Banging detected underwater in the hunt for the missing Titanic submersible is reminiscent of the failed search for MH370, the Malaysia Airlines flight that vanished from radar in 2014 and prompted a massive — but unsuccessful — effort, according to a leading oceanographer.
Expert David Gallo said the “banging” noises being heard now as officials scour the vicinity of where the vessel lost radio contact Sunday are eerily similar to what oceanographers experienced when searching for the missing flight.
“When I first heard about the [submersible-search] banging, I said, ‘Oh, no, here we go again,’ ” said Gallo, a senior adviser for strategic initiatives for RMS Titanitc Inc., to CNN.
“In [the search for the] Malaysia Airlines [flight], we heard banging quite often, and it always turned out to be something different.”
In the race against the clock to try and locate the missing submersible, authorities would be focusing their resources near the noise’s source, Gallo said.
Details about the potential “banging” from the OceanGate Expeditions submersible — signaling possible signs of life aboard it — were shared in internal emails at the federal Department of Homeland Security and later confirmed by the US Coast Guard.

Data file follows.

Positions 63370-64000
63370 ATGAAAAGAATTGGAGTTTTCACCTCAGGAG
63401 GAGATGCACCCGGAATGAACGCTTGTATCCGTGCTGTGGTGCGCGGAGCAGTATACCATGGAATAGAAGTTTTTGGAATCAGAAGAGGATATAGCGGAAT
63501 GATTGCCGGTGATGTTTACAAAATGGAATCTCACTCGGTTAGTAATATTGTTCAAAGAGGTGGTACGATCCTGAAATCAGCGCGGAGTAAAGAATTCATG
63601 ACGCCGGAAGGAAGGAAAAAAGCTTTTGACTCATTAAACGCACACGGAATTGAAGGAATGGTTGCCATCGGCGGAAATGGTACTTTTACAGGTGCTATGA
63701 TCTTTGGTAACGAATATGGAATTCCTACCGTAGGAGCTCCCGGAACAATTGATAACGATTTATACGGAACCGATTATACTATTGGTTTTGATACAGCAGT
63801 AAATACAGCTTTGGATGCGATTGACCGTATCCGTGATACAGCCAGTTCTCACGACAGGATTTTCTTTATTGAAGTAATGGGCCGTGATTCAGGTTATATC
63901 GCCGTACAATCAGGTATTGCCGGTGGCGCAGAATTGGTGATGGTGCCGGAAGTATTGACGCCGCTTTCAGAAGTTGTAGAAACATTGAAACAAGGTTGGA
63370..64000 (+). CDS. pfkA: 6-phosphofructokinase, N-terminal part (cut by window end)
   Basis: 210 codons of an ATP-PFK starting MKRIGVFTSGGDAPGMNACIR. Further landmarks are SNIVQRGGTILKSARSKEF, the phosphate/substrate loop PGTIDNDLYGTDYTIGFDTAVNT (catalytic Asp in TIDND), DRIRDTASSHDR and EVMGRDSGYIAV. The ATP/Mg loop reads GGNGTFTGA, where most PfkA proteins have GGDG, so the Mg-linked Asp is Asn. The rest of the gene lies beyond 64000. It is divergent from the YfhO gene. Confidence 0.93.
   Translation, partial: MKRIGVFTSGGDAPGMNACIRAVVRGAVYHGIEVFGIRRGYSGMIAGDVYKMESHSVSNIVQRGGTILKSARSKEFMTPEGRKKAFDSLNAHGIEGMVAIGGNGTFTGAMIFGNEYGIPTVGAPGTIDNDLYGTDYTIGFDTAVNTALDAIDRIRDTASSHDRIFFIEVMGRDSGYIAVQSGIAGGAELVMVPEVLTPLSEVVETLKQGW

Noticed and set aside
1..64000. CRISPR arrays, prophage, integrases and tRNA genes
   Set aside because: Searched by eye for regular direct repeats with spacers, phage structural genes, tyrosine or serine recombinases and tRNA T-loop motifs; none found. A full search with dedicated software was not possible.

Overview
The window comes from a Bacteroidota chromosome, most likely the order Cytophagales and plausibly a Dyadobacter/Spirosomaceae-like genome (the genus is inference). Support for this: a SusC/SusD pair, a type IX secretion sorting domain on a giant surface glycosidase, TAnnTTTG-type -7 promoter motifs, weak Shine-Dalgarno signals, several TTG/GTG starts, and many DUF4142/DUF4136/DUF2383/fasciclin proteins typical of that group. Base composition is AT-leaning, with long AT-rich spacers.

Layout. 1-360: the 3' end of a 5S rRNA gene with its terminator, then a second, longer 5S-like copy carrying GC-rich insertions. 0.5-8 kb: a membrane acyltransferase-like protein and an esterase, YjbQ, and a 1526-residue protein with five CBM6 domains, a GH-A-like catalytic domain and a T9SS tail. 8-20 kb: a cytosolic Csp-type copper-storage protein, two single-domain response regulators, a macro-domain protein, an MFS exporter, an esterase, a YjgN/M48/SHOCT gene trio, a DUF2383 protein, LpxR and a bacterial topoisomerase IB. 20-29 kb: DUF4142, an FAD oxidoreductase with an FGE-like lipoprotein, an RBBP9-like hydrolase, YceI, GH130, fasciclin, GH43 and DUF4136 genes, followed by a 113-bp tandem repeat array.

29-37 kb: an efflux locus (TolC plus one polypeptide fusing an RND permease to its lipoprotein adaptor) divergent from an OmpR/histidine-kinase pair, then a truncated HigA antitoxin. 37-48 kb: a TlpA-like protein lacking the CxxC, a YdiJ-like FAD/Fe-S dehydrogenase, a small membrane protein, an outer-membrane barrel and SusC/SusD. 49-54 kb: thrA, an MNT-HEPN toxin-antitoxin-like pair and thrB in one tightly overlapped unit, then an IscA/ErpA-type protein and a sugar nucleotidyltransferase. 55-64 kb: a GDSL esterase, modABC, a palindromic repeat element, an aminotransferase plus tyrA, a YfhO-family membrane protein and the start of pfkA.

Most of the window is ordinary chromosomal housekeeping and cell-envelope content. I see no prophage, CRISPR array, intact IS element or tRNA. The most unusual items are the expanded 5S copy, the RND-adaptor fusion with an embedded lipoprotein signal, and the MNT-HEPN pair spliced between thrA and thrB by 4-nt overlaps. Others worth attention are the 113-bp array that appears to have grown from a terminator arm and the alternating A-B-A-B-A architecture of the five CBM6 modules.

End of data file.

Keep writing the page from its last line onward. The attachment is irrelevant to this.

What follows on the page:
A Tuesday email obtained by the Explorers Club, of which one of the passengers on the missing sub is a member, noted that “tapping sounds” were detected Tuesday around 2 a.m. local time — or 4 a.m. New York time — “implying crew may be alive and signaling.”
As a result, a remotely operated underwater vehicle was placed in the vicinity of where the sounds were heard, but so far, its searches have come up empty, the Coast Guard said.
But the president of the Explorers Club, Richard Garriott, said the noises have given the group “much greater confidence” that the missing vessel will be located.
“There is cause for hope, based on data from the field — we understand that likely signs of life have been detected at the site,” Garriott said in a statement.
While it’s unclear if the “banging” sounds are in fact the missing crew, officials are confident they originated from the same area off the coast of Newfoundland where the Titan and its five-person group of undersea travelers vanished Sunday morning.
The tourist sub, carrying OceanGate Expeditions’ founder and CEO Stockton Rush, French Titanic expert Paul-Henri Nargeolet, British billionaire Hamish Harding and Pakistani businessman Shahzada Dawood and his 19-year-old son — lost contact with its support ship 1 hour and 45 minutes into its voyage.
Both Nargeolet and Harding are members of the Explorers Club.
Gallo, whose company owns exclusive salvage rights at the Titanic wreck site, said making noise by “banging” was “something PH Nargeolet would certainly do.”
Nargeolet, 77, led the first expedition to the Titanic wreckage in 1987.
“One of the wonders I have is: Did [searchers] make any signal back, acoustically, to signal to the sub that we hear their signal?” Gallo asked. “Sound carries very easily through the ocean. … You would hear it in the sub for sure.”
The US Coast Guard on Tuesday afternoon said the group had less than 24 hours of breathable oxygen left.
If the crew is found safe, it would be the deepest recovery mission in history.